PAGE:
Saturday, May 16, 2009

Banks choosing not to opt for firesales in commercail property

Property’s £225bn time bomb

‘It is very interesting that a lot of the loans have been extended into the next three years,’ says Maxted. ‘We can see that institutions have so far decided not to close on loans. ‘Banks have been reluctant to flood the market with properties when the market is in such a depressed state, so instead they are working with their borrowers.’ Dominic Reilly, partner in charge of property finance at King Sturge, a sponsor of the research, added: ‘It has so far been very different from the early 1990s as there have been very few property portfolios pushed on to the market. If banks have lent on good assets and they are being paid the interest, then they are quite happy to get with it.’

Posted by turkey @ 05:13 PM (839 views)
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3 thoughts on “Banks choosing not to opt for firesales in commercail property

  • This is happening in residential property as well as commercial. A friend of mine is an accountant with a number of buy-to-let clients. Some have a few hundred properties and are in major difficulty. The banks have not repossessed the properties yet because they would take a big hit. They are letting the firms continue trading, hoping that they will trade through it. Its storing up a whole lot of trouble for the future because as we all know, prices will fall a lot more from here and economic recovery will take many years.

    Just let the bubble burst and lets get on with it!

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  • No comments yet? This is a good article. Some quotes.

    “It has so far been very different from the early 1990s as there have been very few property portfolios pushed on to the market. If banks have lent on good assets and they are being paid the interest, then they are quite happy to get with it.’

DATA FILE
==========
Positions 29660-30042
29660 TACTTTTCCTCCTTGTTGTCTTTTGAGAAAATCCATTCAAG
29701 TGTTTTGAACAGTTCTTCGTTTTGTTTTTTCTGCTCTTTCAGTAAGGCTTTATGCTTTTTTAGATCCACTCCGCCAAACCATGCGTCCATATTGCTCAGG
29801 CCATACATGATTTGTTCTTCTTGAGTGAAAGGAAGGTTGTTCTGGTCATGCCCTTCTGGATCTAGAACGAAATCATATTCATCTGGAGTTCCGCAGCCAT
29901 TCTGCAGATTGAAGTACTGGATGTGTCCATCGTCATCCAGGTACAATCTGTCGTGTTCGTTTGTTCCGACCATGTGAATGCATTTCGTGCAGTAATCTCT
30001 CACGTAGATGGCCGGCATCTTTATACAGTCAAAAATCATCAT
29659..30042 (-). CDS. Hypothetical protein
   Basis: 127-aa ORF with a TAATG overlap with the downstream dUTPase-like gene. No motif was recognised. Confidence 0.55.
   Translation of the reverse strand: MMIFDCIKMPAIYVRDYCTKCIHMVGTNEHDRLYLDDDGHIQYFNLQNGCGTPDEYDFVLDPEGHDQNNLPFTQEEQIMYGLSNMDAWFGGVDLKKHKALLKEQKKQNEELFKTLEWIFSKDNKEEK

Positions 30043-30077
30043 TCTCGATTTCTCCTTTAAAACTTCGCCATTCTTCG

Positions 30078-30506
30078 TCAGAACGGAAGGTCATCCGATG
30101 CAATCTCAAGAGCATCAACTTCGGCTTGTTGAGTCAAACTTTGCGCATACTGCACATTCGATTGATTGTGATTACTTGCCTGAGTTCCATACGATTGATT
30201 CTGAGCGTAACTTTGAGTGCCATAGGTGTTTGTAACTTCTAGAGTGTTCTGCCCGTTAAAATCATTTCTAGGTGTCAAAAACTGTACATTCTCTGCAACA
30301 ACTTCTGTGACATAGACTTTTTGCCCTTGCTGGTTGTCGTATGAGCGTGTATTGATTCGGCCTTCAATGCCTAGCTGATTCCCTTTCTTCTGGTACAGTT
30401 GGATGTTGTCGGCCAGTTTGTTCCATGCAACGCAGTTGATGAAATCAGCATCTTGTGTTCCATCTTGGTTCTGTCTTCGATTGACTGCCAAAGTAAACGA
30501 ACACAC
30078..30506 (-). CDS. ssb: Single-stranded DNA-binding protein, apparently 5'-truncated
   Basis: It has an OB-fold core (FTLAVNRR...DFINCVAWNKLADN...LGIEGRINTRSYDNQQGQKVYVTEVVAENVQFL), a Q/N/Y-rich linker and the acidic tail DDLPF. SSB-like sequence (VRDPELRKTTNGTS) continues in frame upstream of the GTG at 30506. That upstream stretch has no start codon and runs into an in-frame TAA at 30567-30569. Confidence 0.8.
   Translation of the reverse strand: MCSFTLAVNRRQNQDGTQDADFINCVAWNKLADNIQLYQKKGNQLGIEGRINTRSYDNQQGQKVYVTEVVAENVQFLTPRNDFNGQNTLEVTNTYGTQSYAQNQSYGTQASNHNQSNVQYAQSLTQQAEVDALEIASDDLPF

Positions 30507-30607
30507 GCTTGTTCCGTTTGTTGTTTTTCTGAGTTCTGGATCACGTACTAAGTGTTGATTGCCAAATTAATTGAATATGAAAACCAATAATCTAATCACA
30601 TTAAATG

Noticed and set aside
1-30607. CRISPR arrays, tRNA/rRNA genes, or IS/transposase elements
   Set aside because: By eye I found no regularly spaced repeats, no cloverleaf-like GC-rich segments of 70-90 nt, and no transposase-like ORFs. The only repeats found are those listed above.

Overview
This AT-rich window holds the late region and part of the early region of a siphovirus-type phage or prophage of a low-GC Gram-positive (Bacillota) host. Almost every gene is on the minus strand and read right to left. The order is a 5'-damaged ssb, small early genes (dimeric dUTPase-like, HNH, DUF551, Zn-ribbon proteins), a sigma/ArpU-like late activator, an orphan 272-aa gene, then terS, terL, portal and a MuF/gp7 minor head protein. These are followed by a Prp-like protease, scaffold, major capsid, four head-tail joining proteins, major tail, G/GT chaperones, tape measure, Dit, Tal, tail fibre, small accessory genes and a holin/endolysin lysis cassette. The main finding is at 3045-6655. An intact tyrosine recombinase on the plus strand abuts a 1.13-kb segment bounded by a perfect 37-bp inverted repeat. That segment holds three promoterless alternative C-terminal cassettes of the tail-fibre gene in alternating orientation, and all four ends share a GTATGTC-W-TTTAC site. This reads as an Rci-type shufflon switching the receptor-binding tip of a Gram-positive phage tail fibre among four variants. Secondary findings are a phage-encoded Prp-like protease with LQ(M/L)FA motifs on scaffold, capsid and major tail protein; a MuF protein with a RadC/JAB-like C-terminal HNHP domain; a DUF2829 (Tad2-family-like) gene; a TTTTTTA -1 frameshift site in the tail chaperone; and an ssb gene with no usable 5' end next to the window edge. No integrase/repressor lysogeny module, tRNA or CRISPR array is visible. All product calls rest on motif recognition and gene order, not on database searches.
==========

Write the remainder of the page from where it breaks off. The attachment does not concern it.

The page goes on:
Around nine in 10 organisations reported that they now held loans in breach of financial covenants – a statistic that doubled from the previous year when just 45% said they had loans in default.”

    “More than two-thirds of outstanding debt is due for repayment between now and 2013, higher than that recorded by previous surveys. This is partly because loans due to mature in 2008 have been extended as borrowers have been unable to refinance. At the end of 2007, the proportion of debt due to mature within the following five years was 60%.”

    “We do not test LTVs if income and interest is being paid. Why? Well, if new valuation shows a lower value, we have to set aside capital to cover any potential losses. This capital cannot be lent out or used elsewhere in the bank – it becomes idle”

    “Major investors are still not buying, so why should we be lending? If major funds and REITs are not buying, we should not be lending”

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  • I am sorry but the banks are manipulating the market against buyers intrest when they have been bailed out by potential buyers.

    This is not free market anymore. Banks, sellers and estate angents are in the businees of maniputating the market.

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